Social and emotional learning (SEL) programs, which previously have been shown to immediately improve mental health, social skills, and academic achievement, continue to benefit students for months and even years to come, according to new research (Promoting Positive Youth Development Through School-Based Social and Emotional Learning Interventions: A Meta-Analysis of Follow-Up Effects) from the Collaborative for Academic, Social and Emotional Learning (CASEL), the University of Illinois at Chicago, Loyola University, and the University of British Columbia.
For example, 3.5 years later, SEL students’ academic performance was an average 13 percentiles higher than their non-SEL peers. At other follow-up periods, conduct problems, emotional distress, and drug use were all significantly lower for SEL students. Benefits were similar regardless of students’ race, socioeconomic background, or school location.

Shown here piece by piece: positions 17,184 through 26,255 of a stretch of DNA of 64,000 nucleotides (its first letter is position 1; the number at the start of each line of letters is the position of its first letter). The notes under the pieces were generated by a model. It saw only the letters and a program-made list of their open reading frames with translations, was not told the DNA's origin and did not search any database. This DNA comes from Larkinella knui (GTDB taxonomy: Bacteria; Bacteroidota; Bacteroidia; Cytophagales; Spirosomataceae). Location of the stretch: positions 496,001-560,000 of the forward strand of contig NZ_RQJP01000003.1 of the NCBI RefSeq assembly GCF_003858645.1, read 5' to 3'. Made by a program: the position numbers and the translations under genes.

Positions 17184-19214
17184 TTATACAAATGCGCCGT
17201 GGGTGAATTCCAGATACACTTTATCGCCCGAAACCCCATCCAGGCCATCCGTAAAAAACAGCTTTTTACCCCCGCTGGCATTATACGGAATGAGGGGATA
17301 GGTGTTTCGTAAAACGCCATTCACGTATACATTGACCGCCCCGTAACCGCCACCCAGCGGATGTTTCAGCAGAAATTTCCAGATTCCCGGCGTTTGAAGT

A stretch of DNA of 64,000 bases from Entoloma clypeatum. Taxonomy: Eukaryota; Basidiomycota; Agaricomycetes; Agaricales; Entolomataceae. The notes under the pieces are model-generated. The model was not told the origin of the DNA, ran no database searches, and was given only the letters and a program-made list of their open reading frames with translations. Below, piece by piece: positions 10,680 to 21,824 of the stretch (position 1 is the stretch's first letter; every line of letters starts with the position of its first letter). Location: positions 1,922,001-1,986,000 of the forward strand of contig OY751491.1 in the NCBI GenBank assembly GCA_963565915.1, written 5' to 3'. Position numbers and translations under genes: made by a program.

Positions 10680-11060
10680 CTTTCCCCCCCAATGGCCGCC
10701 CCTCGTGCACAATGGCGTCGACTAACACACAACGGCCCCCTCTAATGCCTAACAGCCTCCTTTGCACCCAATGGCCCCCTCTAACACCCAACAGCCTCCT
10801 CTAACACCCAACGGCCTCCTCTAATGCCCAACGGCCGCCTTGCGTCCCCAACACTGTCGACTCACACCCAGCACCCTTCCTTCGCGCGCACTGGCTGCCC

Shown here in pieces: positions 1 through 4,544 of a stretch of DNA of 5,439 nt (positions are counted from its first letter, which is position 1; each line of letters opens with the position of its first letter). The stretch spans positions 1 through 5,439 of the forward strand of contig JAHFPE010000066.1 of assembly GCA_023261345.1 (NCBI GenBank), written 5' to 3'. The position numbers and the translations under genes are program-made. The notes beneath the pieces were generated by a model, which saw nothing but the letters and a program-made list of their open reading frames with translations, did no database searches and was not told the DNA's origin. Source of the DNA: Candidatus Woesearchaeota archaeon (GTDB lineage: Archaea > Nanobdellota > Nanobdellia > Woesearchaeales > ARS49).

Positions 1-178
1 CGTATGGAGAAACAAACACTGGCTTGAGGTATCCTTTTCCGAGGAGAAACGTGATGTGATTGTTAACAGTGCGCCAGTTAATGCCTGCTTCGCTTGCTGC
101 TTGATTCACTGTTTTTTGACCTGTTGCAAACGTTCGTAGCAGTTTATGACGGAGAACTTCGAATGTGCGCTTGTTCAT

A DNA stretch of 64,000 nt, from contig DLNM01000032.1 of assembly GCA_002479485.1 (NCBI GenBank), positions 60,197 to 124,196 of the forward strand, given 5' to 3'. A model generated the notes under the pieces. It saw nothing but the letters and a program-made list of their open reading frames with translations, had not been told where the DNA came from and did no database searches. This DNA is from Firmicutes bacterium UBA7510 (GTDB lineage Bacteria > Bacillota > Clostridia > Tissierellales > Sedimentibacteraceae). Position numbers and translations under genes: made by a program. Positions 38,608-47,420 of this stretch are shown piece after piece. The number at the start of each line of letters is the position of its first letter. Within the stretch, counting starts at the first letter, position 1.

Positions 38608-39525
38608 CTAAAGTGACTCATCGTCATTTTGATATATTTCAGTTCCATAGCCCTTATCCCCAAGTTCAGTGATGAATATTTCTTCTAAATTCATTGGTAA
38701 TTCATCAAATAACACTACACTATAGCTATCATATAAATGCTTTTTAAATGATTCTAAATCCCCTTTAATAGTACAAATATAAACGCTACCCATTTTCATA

The new study analyzed results from 82 different interventions involving more than 97,000 students from kindergarten to high school where the effects were assessed at least six months and up to 18 years after the programs ended. Thirty-eight of the studies were from outside the U.S., indicating that SEL programs are being conducted in several countries around the world.
Social and emotional learning teaches children to recognize and understand their emotions, feel empathy, make decisions, and build and maintain relationships. A widely cited 2011 meta-analysis showed that incorporating these programs into classrooms and schools improves learning outcomes and reduces anxiety and behavioral problems among students.
For the new report, see http://onlinelibrary.wiley.com/doi/10.1111/cdev.12864/full
For the 2011 meta-analysis, see http://www.casel.org/wp-content/uploads/2016/01/meta-analysis-child-development-1.pdf